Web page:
The last time I updated this blog was December. I can’t say that I have a good excuse other than I got lazy and a bit burned out on the whole thing. I stopped carrying my DSLR camera around and stopped taking so many photos of my meals to post on Instagram. I was tired of experiencing everything through a screen. From stepping away from everything I’ve gotten a lot of inspiration in the past half year. Since my last post I’ve traveled to Europe four times, did a round of Whole30 much to my surprise, and got a promotion at work (yay!).
It seems like an extreme to go from a very Spartan diet such as Whole30 to eating croissants in France and pasta in Italy, but I think that occasionally you need to experience both ends of a spectrum to re-calibrate somehow. These different regimes also inspired in different ways. Whole30 forced me to cook for myself constantly and made me think of food in a new and creative way. The meals get repetitive and you need to think of new, “healthy” ways to jazz them up.
With my trips to France and Italy, I really got to experience the pleasure of a slow, leisurely meal, something I think Americans don’t really know how to do well. I think both confirmed to me that when you start with high quality, well sourced ingredients you usually end up with something delicious, even if it’s something quite simple. I’m looking forward to sharing these experiences on this blog through some recipes in the near future!
Here in the Mid-Atlantic we’ve been in the midst of a very brutal heatwave. Despite watering my herb garden daily my parsley was burned to a crisp from the sun and heat. It was sad plucking off the leaves and having them crumple up with a loud crunch and disintegrate into nothing. Twenty minutes outside at the neighborhood farmers market was tough- at 10am it was already over 90 degrees. To combat this there has been a lot of cold brewing of tea and coffee, a lot of lounging in AC, and a lot of catching up on TV shows and movies.
A few months ago I was grabbing lunch at Cava Grill and made myself an Arnold Palmer with their lavender lemonade and their iced black tea. It was refreshing, bright, and not too sweet – a perfect summer drink. Lavender can be a tricky ingredient. It’s used freely in soaps and other bath products, but needs to be a bit restrained in a drink or food item. The lavender is just hinted at here, not overpowering but just fragrant enough. The cold brewed tea has no hint of bitterness (also, you don’t need to turn on the stove!), and the lemon adds a nice brightness. Macerating the lemon rinds in lavender sugar extracts a lot of lemon flavor as well. Instead of diluting the lemon with water, it’s mixed directly with the black tea so it’s not watered down at all. Pour this into a glass full of ice and garnish it with a sprig of lavender flowers. Everyone stay cool out there. 🙂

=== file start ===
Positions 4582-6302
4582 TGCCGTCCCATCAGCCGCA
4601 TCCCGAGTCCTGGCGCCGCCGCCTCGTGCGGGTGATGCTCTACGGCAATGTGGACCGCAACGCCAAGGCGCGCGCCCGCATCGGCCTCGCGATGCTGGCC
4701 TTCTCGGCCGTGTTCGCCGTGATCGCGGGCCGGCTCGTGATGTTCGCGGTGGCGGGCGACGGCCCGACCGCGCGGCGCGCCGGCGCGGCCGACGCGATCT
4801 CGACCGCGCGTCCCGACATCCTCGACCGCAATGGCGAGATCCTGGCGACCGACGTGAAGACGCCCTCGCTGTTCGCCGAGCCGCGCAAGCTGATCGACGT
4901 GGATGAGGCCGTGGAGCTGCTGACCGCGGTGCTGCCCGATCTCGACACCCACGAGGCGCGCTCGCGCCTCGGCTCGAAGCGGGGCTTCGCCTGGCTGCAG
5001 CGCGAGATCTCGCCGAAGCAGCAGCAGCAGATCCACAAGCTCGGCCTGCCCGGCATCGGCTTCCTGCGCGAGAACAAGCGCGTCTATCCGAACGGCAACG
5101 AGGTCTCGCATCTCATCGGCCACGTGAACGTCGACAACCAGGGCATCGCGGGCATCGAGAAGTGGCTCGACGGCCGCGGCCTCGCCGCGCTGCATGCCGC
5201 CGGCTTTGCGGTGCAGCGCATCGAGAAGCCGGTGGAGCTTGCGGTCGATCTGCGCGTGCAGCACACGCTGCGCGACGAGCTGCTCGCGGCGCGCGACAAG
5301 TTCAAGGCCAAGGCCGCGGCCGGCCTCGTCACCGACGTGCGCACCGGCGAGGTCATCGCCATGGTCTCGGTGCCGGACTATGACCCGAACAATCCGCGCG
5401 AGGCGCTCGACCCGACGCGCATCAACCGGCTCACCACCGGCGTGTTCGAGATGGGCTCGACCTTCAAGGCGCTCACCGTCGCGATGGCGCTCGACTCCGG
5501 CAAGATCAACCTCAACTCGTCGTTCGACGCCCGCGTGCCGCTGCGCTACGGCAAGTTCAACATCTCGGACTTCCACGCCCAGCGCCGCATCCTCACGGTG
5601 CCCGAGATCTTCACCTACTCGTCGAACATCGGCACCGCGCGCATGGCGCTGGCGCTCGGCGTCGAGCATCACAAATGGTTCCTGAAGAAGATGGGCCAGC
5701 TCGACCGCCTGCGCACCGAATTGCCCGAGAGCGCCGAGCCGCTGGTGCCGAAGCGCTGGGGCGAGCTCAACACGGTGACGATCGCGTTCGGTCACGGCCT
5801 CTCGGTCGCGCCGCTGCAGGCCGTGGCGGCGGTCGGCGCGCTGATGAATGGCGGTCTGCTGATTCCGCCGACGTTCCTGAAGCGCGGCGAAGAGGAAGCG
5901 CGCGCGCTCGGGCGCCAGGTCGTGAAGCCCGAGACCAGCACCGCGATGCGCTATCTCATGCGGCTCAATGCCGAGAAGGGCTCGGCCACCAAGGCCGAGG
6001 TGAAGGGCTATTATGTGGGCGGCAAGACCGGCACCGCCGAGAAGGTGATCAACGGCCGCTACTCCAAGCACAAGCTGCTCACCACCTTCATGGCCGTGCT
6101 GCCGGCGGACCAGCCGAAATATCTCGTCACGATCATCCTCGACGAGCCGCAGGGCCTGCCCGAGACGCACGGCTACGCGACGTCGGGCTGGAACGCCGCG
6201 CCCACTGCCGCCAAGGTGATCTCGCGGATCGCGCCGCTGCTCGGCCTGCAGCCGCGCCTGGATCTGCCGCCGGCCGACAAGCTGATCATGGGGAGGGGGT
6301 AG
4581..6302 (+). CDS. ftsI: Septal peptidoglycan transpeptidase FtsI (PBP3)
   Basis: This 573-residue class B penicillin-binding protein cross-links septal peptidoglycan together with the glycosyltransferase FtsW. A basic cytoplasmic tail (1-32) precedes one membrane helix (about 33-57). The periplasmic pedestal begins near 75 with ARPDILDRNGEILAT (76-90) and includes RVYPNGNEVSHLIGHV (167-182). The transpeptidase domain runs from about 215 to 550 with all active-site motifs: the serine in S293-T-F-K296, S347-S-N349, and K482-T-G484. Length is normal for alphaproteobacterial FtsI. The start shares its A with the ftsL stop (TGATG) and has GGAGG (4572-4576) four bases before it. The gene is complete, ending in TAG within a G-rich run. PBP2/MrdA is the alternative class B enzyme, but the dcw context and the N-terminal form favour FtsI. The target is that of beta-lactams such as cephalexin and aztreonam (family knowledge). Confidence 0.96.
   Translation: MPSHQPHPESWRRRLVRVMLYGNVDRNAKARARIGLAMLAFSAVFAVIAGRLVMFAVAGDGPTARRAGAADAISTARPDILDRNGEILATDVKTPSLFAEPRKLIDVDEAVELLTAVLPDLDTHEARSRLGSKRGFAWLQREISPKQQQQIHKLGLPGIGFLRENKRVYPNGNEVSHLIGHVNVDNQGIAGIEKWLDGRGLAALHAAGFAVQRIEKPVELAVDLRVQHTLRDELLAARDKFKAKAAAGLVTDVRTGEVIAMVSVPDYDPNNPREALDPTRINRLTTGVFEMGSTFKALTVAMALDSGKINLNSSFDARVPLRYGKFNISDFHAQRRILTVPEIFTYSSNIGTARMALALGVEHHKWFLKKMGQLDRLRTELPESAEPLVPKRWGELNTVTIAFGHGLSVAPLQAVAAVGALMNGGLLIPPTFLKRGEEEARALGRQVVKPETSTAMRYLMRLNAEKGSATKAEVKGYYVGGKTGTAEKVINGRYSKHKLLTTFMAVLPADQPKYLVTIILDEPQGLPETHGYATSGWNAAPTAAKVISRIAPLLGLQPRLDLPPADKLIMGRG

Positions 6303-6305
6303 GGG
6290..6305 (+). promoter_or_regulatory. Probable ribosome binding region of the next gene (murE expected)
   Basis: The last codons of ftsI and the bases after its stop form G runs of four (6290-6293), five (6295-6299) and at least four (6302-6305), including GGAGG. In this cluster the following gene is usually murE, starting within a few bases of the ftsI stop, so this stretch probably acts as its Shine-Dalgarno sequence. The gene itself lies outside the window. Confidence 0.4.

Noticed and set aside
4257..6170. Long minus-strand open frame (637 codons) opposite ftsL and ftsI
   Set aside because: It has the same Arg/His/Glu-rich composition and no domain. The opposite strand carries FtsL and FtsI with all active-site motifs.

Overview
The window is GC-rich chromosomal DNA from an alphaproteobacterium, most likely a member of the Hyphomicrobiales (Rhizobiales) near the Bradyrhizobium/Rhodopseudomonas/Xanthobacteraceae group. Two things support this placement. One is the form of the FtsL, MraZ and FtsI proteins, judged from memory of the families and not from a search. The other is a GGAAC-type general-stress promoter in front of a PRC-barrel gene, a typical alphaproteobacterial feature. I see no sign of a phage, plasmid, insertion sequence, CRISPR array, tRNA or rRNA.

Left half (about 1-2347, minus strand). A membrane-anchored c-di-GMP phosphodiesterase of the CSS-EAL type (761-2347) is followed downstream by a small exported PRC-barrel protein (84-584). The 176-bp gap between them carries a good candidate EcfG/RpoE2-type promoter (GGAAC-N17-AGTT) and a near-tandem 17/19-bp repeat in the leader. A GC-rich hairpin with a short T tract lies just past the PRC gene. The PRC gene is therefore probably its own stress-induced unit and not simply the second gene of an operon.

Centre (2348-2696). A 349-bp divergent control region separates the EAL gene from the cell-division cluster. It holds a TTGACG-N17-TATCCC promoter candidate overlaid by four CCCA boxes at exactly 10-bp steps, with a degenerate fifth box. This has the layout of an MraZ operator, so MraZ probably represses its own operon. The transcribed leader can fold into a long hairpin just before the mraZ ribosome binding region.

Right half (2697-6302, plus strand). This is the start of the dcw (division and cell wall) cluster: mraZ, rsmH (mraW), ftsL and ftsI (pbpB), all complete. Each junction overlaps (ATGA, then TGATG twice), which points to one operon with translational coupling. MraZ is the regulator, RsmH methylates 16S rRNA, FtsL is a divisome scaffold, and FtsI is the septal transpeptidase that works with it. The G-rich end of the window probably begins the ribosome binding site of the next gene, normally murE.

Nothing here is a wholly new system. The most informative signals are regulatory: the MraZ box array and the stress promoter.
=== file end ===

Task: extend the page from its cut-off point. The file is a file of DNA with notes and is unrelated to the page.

Side note: I carved that spoon! It’s appropriate that the first recipe I used this spoon for involves lemons since I took a wood carving class at the Lemon Bowl in DC. I’ve taken several classes here and have loved them all. I highly recommend them if you’re in the DC area.
- 4 bags of black tea
- 4 or 5 large lemons
- 1 cup of white sugar
- small handful fresh lavender flowers or 1½ teaspoons of dried lavender
- 4 sprigs of lavender flowers for garnish
- Pour 1 liter (4 cups) of water in a pitcher and drop in the tea bags. Let it refrigerate for five hours.
- Meanwhile, halve and squeeze the lemons until you have ½ cup of lemon juice (reserve the rinds). Store the juice in the fridge.
- In a bowl, rub the lavender into the sugar until the sugar is fragrant.
- Cut up the lemon rinds into 1 inch chunks and put into a large non reactive bowl and add the sugar. Cover and store it in the fridge for at least three hours (and up to 12), stirring every hour until the sugar is dissolved.
- When the tea has finished brewing remove the tea bags and prepare the lemonade concentrate. Pour the lemon juice over the lemon rinds and stir until well mixed. Strain the mixture and add to the tea.
- Mix well and serve in an ice filled glass.